Today, whilst the adults around the world are spending their time arguing about how to build a wall to keep immigrants out, mine coal, or turn their passports blue, children are taking a stand against the biggest threat facing our planet; climate change.
Kids across Europe have been staging strikes against climate change for months, walking out of school to draw attention to the issue and demand action from politicians. The protest movement has now spread across the world, with walkouts being held in Australia, New Zealand, Japan, and today the USA, as well as more than 100 other countries across the globe.
It was all started by Greta Thunberg, a 16-year-old Swedish girl who created the hashtag #FridaysForFuture. She went on to stage a strike outside the Swedish parliament in August 2018. By November, the movement had caught on, with many strikes being held across Europe, and just yesterday she was nominated for the Nobel Peace Prize.
India, South Korea, France, and the UK will also be involved in the strikes today. Thousands are expected to turn out across the globe, leaving their schools to do so. The protests that took place in Australia saw a lot of children across the nation getting involved, with the organizers saying they saw crowds of more than 20,000 in some cities.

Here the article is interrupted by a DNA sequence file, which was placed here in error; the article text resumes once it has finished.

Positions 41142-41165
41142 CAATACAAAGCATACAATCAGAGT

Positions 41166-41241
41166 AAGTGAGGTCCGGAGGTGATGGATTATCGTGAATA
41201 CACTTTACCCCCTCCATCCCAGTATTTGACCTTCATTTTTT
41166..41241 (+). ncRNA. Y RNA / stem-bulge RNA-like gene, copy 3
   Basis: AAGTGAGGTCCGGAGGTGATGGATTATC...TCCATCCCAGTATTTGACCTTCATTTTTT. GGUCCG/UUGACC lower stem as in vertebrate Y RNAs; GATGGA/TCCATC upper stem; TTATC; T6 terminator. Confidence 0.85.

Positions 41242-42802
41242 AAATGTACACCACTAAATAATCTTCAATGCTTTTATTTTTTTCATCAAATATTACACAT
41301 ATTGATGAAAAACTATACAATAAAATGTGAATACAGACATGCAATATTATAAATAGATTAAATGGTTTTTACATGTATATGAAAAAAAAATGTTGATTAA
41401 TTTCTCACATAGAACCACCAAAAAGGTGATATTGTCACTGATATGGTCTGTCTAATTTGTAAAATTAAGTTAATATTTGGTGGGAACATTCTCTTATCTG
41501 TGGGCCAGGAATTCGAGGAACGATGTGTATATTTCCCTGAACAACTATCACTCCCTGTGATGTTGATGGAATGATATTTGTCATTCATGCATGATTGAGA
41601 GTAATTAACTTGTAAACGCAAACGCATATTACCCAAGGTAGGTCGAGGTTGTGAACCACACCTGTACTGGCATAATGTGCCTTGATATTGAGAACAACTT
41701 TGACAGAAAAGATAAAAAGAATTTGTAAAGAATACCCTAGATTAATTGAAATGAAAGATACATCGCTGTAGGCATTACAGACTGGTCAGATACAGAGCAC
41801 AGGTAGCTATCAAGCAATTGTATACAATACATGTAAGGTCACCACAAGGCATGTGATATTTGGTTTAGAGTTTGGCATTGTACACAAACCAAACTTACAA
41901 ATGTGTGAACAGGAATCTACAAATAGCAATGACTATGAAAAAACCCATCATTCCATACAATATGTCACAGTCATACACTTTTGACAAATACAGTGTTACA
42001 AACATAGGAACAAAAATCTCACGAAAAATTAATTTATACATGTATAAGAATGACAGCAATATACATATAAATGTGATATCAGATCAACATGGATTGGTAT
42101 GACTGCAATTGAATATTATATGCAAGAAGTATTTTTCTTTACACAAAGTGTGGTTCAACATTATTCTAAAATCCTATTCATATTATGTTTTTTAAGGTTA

Children across the world, from Tokyo to Glasgow, are all out there spreading the same message: We demand action against climate change.
In the UK, a group of children and teenagers calling themselves (quite delightfully) the Extinction Rebellion are marching on Parliament.
“We are choosing to rise up and take direct action where older generations have failed," they said in an emailed statement (that's right, these kids are so well-organized they're sending out press releases). "We are already facing devastating and irreversible impacts around the world. This is our final chance to fight for our futures, and our ages will not be what stop us.
"Friday will be a moment of history, but it is only the beginning, what’s truly exciting is what comes next!”
With climate change set to irreparably damage the planet unless urgent action is taken, let's hope the adults are listening.